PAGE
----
| Gail DuBois and Jamie Cox relax in their West Nashville home. The two have been together for 25 years and were married in New York in 2011.|
(Photo: Larry McCormack /
Down Dickerson Pike, just past the Starlite, was a place where Gail DuBois could sit relatively undisturbed.
The CC Club was a straight club, but — at one corner of the bar — they let gay people sit and drink.
There, for snippets of time, they were sheltered from the contempt and cruelty outside.
Except, that is, until the police combed the place.
That's when DuBois bolted for the bathroom, climbed through the window and crawled through the weeds outside.
"I didn't want them to catch me," she says.
This is just a singular snapshot of what it was like to be gay in Nashville before 1970.
Now 76 years old, DuBois came of age at a time when homosexuals were harassed, victimized and feared. She holds a first-person account of the ways in which life has changed for the gay community in Nashville over the last seven decades — a valuable historical recollection that recently has been documented as part of the The Brooks Fund History Project's oral history collection.
The reflections from a community of 60-, 70- and 80-year-old men and women from Middle Tennessee will provide a record of an earlier generation that struggled for acceptance — a group that survived in a time before New York's Stonewall riots began the modern fight for LGBT rights in the United States. The collection will soon be accessible at the Nashville Public Library and will be featured as part of a panel discussion Wednesday.
DuBois has advanced through the homosexual panic and paranoia of the '50s, gay decriminalization in the '70s and the push for sexual equality as we turned the century.
She lives now in a decade where same-sex marriage is legal in a majority of states — though not in Tennessee — and where the Supreme Court will soon take up the discussion.
And, despite the enduring conflict, she marvels at the progress.
"I never thought we'd live to see it," DuBois said from the front room of her Nashville home where she resides with her cats, dog and partner of nearly 25 years.
"I thought we'd always be hiding."
DuBois is a native. Born in Saint Thomas Hospital when it was on Hayes Street and an alum of Saint Bernard Academy, she was 12 years old when she understood she wasn't attracted to boys in the same way she was to girls.
The first people she knew who were gay were guys, and she met other lesbians through them. She never really had a coming out conversation with her parents, it eventually just became understood.
She dated a girl at Saint Bernard, which at the time also taught high school students, for three years. But publicly the relationship appeared very different. "We would double date with boys," she says, "but we knew what we were." She was, as so many others like her, living a double life.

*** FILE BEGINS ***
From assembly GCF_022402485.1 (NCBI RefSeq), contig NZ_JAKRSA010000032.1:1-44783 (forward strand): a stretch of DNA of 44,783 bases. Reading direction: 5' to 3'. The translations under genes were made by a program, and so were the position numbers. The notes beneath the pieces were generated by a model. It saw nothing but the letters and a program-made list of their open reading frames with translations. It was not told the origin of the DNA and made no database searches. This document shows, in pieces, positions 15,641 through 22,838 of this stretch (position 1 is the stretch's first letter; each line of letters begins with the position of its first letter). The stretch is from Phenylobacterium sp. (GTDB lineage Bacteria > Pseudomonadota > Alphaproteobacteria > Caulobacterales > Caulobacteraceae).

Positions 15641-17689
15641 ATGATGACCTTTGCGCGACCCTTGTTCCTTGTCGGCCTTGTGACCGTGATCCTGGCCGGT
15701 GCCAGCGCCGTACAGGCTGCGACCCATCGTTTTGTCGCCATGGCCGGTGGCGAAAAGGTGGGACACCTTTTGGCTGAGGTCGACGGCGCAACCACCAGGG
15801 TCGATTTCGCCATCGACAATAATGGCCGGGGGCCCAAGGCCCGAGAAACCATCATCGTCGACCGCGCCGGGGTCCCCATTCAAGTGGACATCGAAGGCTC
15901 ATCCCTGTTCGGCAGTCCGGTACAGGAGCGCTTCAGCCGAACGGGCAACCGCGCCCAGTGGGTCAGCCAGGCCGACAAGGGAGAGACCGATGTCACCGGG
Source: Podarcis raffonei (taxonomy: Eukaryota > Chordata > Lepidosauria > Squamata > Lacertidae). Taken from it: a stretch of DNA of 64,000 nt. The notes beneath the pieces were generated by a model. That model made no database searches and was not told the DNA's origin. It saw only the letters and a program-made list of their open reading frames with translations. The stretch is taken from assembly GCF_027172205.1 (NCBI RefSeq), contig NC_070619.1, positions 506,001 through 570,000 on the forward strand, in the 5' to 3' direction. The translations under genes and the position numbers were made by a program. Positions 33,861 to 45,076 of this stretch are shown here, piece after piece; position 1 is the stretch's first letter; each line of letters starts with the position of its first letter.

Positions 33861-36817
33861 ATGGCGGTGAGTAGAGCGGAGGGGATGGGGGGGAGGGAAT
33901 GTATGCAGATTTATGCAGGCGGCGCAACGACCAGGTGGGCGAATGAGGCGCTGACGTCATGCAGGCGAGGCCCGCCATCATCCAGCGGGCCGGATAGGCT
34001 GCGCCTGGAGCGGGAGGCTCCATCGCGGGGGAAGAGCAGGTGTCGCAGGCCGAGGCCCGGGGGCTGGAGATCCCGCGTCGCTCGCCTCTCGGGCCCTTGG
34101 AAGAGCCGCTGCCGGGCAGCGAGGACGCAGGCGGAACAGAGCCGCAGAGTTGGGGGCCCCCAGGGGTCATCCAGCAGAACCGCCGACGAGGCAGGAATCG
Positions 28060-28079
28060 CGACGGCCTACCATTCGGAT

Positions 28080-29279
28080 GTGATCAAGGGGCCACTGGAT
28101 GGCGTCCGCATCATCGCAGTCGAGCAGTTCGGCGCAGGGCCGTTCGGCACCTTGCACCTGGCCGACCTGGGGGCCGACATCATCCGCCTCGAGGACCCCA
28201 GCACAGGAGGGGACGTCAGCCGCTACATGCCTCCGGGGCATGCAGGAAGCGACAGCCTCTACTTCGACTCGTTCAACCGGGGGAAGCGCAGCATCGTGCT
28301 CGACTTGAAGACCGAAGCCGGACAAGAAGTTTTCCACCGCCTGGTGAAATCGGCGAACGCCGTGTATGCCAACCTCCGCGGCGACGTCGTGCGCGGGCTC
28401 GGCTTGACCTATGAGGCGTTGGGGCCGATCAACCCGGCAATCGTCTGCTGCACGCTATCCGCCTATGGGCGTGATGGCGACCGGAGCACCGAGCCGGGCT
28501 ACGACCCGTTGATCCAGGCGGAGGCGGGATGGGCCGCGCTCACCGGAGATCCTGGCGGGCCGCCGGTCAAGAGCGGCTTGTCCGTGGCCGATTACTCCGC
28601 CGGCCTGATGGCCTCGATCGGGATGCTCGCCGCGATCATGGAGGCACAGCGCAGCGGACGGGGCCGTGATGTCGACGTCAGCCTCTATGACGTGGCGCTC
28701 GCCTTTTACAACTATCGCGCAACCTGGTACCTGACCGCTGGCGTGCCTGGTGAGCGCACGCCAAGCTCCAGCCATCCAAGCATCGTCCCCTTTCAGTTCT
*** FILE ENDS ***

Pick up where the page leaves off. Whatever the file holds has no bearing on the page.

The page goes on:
In fact, it took her 50 years before she attended her first high school reunion, always afraid others would discover her secret.
"You lied about it, is what you did," she says.
Most Friday and Saturday nights, particularly in the '50s and '60s, she and her friends stayed in and played cards. "Really, you didn't take a risk going out," she says.
She developed a network of Nashville safe havens: CC's, a place called Ralph's on Second Avenue, and — for a short time in the early '80s — a lesbian bar in which she became part owner called The Women's Room.
Even there, at her own bar in a more progressive era, 20 officers once came in and lined the dance floor, surrounding the women who continued to shake their hips and cling to each others waists as the music provided its steady pulse. The cops did nothing but watch, but they were sending a message. "It was total intimidation," she says.
She taught for 40 years in Metro schools. And while in her private life she organized women's liberation marches and slung drinks, within the confines of the classroom she hid her identity from parents, students and administrators for most of her career in fear of being fired. It wasn't until she retired in 2001 that she really felt comfortable being public with her sexual identity.
"I didn't have a job to lose," she says.
Since then, she has gained. She married her partner, Jamie, in New York in 2011. And though she can't verbalize exactly how, her relationship of nearly 25 years does feel different.
"It's more intimate," she says. "It's like you are legal."
And that, she says, is unbelievable.
"Surely, I'm still in a dream," she says. "Because I ought to be climbing out windows and crawling through weeds to get away."
But, on the other hand, she adds, it never should have been like that.
Reach Jessica Bliss at 615-259-8253 and on Twitter @jlbliss.
Hear the history of homosexuality in Middle Tennessee
The Brooks Fund History Project is a diverse multimedia record of lesbian, gay, bisexual and transgender life in Middle Tennessee, which will be archived in Nashville Public Library's Special Collections Division: Oral History Collections.
This collection, which is comprised, recorded and transcribed reflections of 28 subjects ranging in age from 63 to 85, will be accessible to the public and provides a record of an earlier generation that struggled for acceptance. It is provided by the H. Franklin Brooks Philanthropic Fund of The Community Foundation of Middle Tennessee, which funds projects specifically addressing the LGBT community.
"It's important for us to have this perspective on who we are and how we evolved and where we are coming from," project chair Iris Buhl said.
A presentation of the project will take place Jan. 21 at 11:30 a.m. in the Special Collections Center of the Nashville Public Library (615 Church Street, Nashville) followed by a panel discussion at noon that will spotlight six Brooks project collaborators including Gail DuBois, a retired Nashville elementary school teacher.
Jessica Bliss, firstname.lastname@example.org